Keane castigated in Ferguson’s autobiography

Keane FergusonThe main source of Sir Alex Ferguson’s ire in his new autobiography is one Roy Maurice Keane.

Wayne Rooney, David Beckham and Rafael Benitez, amongst others are also targeted but it is the Cork man who is dealt the brunt of the Scot’s infamous “hairdryer” treatment.

Ferguson starts the chapter dedicated to the bashing of Keane with some praise for the now 42 year-old, in highlighting his ability as a box-to-box midfielder.

Ferguson, though, detected a change in Keane’s behaviour as his football abilities waned, following hip and knee surgery. “He thought he was Peter Pan,’’ Ferguson writes. “Nobody is.’’

Ferguson also details the background to the breakdown in his relationship with Keane. Ferguson said that as Keane began to lose his ability, he tried to change his game but Keane wasn’t having any of it.

“The hardest past of Roy’s body is his tongue,” he wrote. “It was frightening to watch. And I’m from Glasgow.”

Ferguson also describes Keane in the book as being an “intimidating and ferocious” individual.

He says that serious tensions had emerged in pre-season training ahead of the 2005-’06 season in Portugal when Keane was critical of the accommodation that had been arranged.

Ferguson felt there was nothing wrong with the facility and says that Keane “erupted” when they discussed the subject. He says that Keane then accused him of changing and that the Cork man became “reclusive”.

The final breakdown in the relationship between the pair occurred a few months later when Keane accused him of bringing his private life into the club over the Rock of Gibraltor racehorse.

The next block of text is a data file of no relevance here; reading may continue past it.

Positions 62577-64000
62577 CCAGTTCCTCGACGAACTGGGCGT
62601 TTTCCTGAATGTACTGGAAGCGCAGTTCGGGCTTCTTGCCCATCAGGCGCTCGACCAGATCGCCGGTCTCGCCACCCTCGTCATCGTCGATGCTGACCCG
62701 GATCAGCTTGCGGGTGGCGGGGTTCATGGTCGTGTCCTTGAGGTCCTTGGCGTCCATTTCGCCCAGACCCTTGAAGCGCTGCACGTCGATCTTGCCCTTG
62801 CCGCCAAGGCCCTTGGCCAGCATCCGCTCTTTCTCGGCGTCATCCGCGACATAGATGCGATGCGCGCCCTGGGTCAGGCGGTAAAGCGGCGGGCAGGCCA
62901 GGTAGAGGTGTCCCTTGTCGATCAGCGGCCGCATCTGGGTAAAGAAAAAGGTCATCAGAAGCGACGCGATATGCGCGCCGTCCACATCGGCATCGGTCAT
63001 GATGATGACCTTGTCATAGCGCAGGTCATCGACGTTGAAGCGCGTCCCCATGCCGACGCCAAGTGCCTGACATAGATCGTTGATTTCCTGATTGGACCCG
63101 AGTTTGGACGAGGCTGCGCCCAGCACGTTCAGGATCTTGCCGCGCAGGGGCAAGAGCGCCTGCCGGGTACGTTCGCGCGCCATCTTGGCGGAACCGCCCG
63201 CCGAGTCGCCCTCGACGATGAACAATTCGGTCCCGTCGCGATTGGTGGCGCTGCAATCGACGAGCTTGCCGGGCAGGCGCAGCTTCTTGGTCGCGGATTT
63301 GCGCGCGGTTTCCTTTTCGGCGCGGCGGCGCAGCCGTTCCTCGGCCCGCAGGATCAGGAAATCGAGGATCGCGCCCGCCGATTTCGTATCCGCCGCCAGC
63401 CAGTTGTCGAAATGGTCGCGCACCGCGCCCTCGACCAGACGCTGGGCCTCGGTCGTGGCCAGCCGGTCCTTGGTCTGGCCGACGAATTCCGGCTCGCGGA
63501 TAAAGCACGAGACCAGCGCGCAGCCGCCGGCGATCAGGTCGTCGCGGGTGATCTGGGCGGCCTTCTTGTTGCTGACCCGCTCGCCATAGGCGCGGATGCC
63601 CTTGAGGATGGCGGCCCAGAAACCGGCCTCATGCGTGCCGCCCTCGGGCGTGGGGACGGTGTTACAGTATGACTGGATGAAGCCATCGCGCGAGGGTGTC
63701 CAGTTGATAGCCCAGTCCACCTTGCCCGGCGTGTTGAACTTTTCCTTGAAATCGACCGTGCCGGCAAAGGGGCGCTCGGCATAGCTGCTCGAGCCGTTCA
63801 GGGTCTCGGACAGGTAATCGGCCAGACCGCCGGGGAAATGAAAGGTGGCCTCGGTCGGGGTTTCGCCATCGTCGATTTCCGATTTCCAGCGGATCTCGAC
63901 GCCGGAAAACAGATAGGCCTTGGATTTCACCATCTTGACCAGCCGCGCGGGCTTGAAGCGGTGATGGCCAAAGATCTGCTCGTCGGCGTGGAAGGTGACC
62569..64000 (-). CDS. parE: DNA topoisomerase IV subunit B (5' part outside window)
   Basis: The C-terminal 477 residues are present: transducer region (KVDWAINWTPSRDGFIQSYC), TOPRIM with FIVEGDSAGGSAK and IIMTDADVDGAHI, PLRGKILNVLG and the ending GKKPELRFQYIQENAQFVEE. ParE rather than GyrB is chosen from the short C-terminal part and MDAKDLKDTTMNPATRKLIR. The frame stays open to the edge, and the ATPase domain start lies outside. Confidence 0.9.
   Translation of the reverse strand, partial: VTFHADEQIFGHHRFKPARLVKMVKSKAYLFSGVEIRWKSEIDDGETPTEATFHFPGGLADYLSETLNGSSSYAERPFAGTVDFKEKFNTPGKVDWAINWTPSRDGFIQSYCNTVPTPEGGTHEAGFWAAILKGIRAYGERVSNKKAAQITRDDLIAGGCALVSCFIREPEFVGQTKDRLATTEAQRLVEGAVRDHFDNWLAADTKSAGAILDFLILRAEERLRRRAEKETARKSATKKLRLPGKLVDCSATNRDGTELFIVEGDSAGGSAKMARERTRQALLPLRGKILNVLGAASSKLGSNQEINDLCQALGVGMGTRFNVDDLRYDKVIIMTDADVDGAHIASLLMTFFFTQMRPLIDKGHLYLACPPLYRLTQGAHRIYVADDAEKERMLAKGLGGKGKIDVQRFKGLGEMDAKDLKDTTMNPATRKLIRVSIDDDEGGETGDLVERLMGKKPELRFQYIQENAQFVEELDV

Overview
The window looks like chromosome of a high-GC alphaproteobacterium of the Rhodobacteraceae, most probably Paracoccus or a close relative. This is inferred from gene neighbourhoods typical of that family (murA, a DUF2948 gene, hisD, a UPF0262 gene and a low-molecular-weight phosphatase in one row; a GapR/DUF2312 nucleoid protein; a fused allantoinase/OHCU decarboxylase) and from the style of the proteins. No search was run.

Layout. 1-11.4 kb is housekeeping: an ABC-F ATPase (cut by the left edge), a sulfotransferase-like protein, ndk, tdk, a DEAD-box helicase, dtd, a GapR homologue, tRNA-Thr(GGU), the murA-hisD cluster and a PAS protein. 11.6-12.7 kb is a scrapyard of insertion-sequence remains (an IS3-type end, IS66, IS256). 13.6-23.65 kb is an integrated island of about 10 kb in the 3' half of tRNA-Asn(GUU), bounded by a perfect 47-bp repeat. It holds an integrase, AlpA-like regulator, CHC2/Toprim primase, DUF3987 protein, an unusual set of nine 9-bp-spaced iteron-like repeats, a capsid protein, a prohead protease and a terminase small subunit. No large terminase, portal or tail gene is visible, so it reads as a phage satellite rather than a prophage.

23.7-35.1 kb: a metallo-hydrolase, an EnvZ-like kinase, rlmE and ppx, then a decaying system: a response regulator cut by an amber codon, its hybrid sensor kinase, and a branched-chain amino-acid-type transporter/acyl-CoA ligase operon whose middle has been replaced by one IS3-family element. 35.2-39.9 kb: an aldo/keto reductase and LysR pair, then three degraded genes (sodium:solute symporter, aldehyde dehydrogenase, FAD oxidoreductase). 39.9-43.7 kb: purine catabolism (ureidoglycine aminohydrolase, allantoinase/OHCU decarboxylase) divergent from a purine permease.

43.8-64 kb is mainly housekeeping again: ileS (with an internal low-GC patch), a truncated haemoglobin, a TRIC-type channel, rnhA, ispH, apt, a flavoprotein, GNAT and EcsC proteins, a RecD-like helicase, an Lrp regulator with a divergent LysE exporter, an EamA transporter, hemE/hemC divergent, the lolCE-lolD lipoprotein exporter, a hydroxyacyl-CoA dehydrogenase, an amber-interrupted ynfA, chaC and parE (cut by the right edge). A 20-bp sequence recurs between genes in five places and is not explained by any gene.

The argument occurred in front of the other Manchester United players and coaching staff after the squad had gathered to collectively watch Keane’s infamous 2005 MUTV interview about his team-mates.

In the words of Ferguson, Keane had verbally “slaughtered” all of his team-mates in the interview and then suggested that the players gather to watch it.

The meeting ended with Keane asking the players if they had anything to say and him rounding on Ruud van Nistelrooy, Edwin van der Saar and assistant manager Carlos Quieroz. Ferguson graphically describes the anger in Keane’s face during that confrontation in his autobiography.

Ferguson described what Keane had done on MUTV as a “disgrace” and accuses him of “assuming managerial responsibilities”.

An immediate decision was made by the manager that Keane must be sacked by the club, with the Glazer family backing Ferguson’s judgment.

Since then there has been something of a cooling of hostility between Keane and Ferguson – with a number of notable exceptions including in 2008 when the club were on the brink of taking Keane to court following extremely critical comments directed by Keane towards Ferguson.

The revelations from this new book show that the pair clearly remain far from friends.

See Keane’s reaction to the comments below

Author Details

James Clancy

A qualified Irish football journalist and photographer with an interest in all aspects and all of football. My knowledge is dominated by (but certainly not limited to) Irish and British football issues; contemporary, nostalgic, current affairs and quirky. Being a youngster during the 1990 World Cup has also given me a soft spot for Italy and Italian football ever since. Email:

Leave a Reply

Your email address will not be published. Required fields are marked *